Fort McCoy's Mobilization Mail Room delivers news from home
Specialists Samantha Myers, left, and Jennifer Athey, check some of the mail they were just given by Fort McCoy Mobilization Mailroom Mail Clerks Mark Cayer, third from left, and Dave Helgesen. Myers and Athey are unit clerks with the 1092nd Engineer Battalion training to deploy in support of Operation Enduring Freedom.

FORT McCoy, Wis. -- Even in the age of e-mail, Soldiers still look forward to the pleasure of receiving correspondence through the "regular" mail, which has brought cards, letters and packages to the troops throughout the years.

For mobilized troops at Fort McCoy, the mail process begins with weekday mail calls at the Mobilization Mail Room in building 1868.

Mail is "very important," according to Spc. Robert Bills, of the 328th Engineer Company, an Army Reserve unit from New Jersey, preparing to deploy in support of Operation Iraqi Freedom.

"Everybody looks forward to mail," Bills said. "After a long hard day at work, to have words of encouragement from home, it helps you to look forward to the next day." Bills is a mechanic in the maintenance section of the 328th, and has the additional duty as a mail clerk to pick up the 328th's mail from the Mobilization Mailroom and take it back to his unit for distribution.

Bills has the help of Spc. Hector Lopez, also a mechanic with the 328th.

"Mail helps motivate any Soldier," Lopez said. "It helps to keep us fighting. Cell phone and e-mail are not always available, and might not be depending upon exactly where we are going."

Both Soldiers noted the importance of the time-honored and proven "care packages" Soldiers still get, "with good-tasting candies and snacks." Packages are also delivered to the mobilization mailroom on weekdays.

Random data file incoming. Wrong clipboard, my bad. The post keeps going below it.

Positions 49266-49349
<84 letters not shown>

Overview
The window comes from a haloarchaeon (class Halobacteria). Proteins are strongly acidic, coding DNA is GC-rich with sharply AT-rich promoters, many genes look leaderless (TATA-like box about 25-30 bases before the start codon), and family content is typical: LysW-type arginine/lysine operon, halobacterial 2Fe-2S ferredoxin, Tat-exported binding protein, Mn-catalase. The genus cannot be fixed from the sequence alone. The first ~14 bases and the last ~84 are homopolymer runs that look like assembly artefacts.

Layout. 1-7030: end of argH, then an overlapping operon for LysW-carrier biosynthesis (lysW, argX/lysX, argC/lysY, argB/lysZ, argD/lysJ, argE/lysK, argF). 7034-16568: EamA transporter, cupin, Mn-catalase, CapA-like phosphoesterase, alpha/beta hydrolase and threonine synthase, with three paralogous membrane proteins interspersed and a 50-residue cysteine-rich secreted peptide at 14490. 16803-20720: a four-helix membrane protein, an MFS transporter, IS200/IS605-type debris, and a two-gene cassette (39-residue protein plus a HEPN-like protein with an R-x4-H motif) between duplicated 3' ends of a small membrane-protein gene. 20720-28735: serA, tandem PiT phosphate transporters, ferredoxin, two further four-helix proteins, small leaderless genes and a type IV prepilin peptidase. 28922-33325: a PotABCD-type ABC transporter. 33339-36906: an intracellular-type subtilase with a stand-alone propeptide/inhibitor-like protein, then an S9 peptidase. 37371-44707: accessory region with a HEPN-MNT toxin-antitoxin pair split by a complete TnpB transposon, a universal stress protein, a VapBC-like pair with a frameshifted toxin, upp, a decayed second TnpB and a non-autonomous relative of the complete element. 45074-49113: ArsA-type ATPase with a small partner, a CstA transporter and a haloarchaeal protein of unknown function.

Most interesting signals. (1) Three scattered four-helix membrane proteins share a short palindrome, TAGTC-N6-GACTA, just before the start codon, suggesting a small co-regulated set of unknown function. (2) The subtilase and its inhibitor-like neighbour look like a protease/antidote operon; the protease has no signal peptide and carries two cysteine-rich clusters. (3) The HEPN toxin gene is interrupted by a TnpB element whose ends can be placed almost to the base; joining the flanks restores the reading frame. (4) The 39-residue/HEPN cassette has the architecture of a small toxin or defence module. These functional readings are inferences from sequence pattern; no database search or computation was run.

Dave Helgesen and Mark Cayer are the mail clerks who operate the Fort McCoy Mobilization Mailroom. Helgesen has been at the mobilization mailroom since it opened in October 2003. Cayer has worked there three years.

Helgesen and Cayer receive the letters and packages, sort them and place them into wood crates, each crate with the mob unit's number-name on it. The wood crates were used by the Fort McCoy laundry in the 1940s, and still are in excellent condition.

"The mail is a morale booster," Helgesen said. "It keeps the connection with Families and friends. My mother sent me a care package once a week the year I was in Greenland with the U.S. Air Force."

Cayer said, "The mail is the Soldiers' connection with the world."

"Our Soldiers are going into harm's way," Cayer said, "and they deserve mail service wherever they are in the world, and that includes while they are mobilizing at Fort McCoy. We always see smiles on the faces of the unit clerks and orderlies coming to pick up the mail for their units. They are never grumpy."
"Just because Soldiers are mobilizing doesn't mean birthdays and anniversaries stop," Cayer said. "And there are always the care packages. We also get a lot of mail and packages from Family support groups to individual Soldiers and units."

Page last updated Fri July 22nd, 2011 at 12:16